Venue: Cypress Meadows in Moss Beach, California

Sepideh and Aaron met one evening in a cafe in Berkeley where Sep had gone to study for a midterm. There were only two available tables, all close together. Sep squeezed by Aaron's table and took a seat next to him. She thought the gentleman sitting next to her looked familiar, and she asked him if he had ever dated a friend of hers. When he answered no, Sepideh smiled in embarrassment. Apparently her smile made him feel comfortable enough to start a conversation. In fifteen minutes they covered all sorts of topics, including her hatred of linear algebra. When Aaron was ready to leave, he asked her for her email address and offered Sep his, in case she ever wanted help with linear algebra. It took them several weeks to meet a second time, and when they finally did, they never really talked much about math again.

The Iranian wedding ceremony dates back to ancient, pre-Islamic, Zoroastrian traditions. When Sep and Aaron first started talking about the ceremony, Aaron was willing to do an all-Iranian wedding, but Sep felt that it would be insincere since she's pretty American, and so she just picked two aspects to incorporate.

The two traditions included in the ceremony were the grinding of the sugar and the honey kiss. Sugar grinding is an old tradition whereby a silk scarf or any fancy fabric is held over the couple while a married woman who is considered fortunate grinds two large solid sugar cones over the bride and groom to shower them with sweetness. The scarf symbolizes the fabric of the couples’ new life together and each little sugar grind that is sprinkled over them is supposed to “sweeten” (bring wealth, prosperity, and happiness) their new life together. It is said that each grain represents years of happiness to come. The second component is the honey kiss, which is performed at the end of the ceremony. The couple is presented with honey. Here, the groom dips his finger into the honey and gives some to the bride. She does the same in turn, and this ensures that they have a sweet start to their marriage.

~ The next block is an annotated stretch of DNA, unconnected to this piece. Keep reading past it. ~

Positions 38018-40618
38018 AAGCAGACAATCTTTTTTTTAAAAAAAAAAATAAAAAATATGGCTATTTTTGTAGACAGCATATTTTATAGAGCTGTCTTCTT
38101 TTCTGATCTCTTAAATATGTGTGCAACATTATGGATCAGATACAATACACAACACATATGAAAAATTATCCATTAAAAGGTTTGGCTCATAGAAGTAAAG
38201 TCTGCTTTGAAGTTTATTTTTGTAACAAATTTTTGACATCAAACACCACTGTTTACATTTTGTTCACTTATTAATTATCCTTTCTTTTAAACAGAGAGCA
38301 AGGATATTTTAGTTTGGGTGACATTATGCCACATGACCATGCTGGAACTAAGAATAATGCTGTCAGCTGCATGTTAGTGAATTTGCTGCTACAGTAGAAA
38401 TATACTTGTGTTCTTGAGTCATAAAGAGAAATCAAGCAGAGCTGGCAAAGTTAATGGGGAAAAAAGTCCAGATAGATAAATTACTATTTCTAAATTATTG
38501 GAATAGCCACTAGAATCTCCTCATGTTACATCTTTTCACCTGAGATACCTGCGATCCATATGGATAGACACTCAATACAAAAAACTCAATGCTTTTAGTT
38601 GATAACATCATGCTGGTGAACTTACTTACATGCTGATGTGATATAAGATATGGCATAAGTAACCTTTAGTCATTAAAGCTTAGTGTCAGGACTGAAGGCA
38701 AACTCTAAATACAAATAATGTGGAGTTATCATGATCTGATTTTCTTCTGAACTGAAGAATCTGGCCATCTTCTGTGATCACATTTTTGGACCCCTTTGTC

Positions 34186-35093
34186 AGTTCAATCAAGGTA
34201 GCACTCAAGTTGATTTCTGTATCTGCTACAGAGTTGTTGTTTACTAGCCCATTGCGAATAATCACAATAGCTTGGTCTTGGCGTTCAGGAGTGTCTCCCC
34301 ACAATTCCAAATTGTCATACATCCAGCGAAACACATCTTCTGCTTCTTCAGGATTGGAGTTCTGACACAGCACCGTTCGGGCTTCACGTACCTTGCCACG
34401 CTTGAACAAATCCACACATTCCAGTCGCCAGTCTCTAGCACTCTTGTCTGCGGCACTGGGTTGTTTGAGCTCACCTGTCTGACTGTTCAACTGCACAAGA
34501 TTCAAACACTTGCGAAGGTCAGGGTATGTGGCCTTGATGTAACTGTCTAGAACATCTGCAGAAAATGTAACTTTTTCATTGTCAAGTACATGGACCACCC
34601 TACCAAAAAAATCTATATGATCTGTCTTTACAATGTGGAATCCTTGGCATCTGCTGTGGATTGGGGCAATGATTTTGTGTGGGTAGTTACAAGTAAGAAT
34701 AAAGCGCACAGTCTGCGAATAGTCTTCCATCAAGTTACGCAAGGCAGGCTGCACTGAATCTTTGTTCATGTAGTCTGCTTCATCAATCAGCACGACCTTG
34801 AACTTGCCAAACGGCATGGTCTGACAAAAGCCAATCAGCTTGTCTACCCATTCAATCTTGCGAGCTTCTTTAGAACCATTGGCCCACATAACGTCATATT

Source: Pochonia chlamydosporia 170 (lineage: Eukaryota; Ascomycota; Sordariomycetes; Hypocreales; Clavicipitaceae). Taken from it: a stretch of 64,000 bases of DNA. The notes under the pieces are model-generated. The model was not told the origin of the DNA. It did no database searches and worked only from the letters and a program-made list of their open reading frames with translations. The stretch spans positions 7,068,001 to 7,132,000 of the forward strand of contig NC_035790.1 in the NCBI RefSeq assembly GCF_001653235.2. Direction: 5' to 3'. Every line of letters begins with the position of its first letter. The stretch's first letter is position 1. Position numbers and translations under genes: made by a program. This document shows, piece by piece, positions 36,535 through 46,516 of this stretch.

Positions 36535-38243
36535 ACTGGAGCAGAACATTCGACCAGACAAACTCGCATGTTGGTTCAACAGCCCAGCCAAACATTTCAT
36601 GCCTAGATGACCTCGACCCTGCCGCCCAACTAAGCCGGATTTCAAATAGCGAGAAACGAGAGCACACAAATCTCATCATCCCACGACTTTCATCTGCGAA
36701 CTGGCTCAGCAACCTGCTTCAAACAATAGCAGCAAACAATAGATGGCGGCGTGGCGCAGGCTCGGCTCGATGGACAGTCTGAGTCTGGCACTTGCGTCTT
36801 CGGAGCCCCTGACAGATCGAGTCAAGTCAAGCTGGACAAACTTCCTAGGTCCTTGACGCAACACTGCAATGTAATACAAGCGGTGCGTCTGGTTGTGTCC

image of the two sugar cones


Matt O'Brien's photography celebrates humanity. His photography, whether shooting, teaching, or exhibiting, has taken him around the world. When it comes to weddings, his approach is naturalistic and unobtrusive. He lets the events of the day unfold, capturing the beauty and uniqueness of the people, emotions, and actions as they reveal themselves. His easy-going nature allows people to feel comfortable and relaxed, which always makes for better photos, not to mention a more enjoyable experience. Matt is based in Berkeley and shoots weddings throughout northern California, and from time to time travels to far-away places to photograph weddings (Thailand in April!).